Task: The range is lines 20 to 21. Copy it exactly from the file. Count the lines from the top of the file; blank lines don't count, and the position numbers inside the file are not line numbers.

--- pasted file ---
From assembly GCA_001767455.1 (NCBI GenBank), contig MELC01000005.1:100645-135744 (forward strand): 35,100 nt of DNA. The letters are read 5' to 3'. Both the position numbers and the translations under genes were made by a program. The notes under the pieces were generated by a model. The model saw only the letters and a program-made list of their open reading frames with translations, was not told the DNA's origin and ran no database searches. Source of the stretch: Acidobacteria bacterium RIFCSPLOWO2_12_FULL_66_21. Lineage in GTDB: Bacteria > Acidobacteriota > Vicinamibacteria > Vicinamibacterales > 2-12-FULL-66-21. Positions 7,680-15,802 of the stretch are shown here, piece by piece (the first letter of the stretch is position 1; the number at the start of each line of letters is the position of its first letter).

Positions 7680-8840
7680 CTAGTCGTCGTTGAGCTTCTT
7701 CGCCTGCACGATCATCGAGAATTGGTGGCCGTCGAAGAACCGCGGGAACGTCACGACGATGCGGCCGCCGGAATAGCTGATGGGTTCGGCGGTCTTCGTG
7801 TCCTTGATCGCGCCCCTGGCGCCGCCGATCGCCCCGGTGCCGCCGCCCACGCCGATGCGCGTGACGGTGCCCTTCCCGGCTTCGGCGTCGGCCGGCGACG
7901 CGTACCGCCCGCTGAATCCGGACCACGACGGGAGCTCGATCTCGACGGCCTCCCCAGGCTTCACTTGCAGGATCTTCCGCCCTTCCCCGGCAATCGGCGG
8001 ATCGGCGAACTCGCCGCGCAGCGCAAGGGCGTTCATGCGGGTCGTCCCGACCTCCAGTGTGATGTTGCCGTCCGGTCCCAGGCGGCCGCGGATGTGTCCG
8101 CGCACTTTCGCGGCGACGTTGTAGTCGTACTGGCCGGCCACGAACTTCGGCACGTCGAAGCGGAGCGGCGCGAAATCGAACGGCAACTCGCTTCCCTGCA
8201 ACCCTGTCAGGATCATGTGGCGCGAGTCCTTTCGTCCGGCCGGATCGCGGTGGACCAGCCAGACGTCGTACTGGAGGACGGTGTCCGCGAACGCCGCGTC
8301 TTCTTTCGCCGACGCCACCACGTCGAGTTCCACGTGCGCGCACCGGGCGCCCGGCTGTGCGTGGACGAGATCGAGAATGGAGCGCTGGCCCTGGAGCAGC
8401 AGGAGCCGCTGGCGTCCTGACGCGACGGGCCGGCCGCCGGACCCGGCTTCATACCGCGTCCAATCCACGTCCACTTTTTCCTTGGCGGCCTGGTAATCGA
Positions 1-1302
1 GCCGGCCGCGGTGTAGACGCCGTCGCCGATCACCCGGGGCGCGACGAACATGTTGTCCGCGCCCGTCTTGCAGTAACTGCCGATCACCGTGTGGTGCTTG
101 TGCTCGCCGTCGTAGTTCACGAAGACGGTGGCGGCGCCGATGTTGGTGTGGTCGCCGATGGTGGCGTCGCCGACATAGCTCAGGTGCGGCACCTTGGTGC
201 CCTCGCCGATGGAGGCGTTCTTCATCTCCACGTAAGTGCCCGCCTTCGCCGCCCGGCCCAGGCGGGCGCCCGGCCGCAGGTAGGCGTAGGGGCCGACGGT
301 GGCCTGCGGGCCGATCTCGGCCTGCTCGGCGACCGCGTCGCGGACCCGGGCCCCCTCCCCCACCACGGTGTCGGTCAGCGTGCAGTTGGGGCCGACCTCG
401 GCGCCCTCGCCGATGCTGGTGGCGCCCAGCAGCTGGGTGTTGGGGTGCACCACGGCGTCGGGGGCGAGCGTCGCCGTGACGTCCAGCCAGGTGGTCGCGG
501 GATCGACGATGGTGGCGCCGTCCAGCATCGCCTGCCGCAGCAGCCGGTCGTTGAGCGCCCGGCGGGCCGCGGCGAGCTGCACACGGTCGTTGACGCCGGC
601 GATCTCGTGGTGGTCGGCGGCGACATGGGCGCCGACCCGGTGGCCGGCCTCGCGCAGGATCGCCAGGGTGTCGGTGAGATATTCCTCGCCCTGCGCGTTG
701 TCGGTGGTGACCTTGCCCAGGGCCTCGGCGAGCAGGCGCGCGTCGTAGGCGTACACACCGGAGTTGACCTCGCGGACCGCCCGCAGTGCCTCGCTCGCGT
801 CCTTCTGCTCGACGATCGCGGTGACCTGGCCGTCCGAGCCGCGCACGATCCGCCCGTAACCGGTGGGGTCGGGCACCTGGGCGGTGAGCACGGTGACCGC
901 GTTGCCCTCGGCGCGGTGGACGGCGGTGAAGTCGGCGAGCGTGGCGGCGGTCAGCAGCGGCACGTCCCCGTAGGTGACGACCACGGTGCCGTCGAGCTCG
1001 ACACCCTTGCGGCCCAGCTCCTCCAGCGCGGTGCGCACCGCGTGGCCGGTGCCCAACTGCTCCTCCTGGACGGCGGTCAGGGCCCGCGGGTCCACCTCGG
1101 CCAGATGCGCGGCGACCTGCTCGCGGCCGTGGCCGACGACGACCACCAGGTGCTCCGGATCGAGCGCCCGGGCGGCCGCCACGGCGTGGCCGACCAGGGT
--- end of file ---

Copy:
701 TCGGTGGTGACCTTGCCCAGGGCCTCGGCGAGCAGGCGCGCGTCGTAGGCGTACACACCGGAGTTGACCTCGCGGACCGCCCGCAGTGCCTCGCTCGCGT
801 CCTTCTGCTCGACGATCGCGGTGACCTGGCCGTCCGAGCCGCGCACGATCCGCCCGTAACCGGTGGGGTCGGGCACCTGGGCGGTGAGCACGGTGACCGC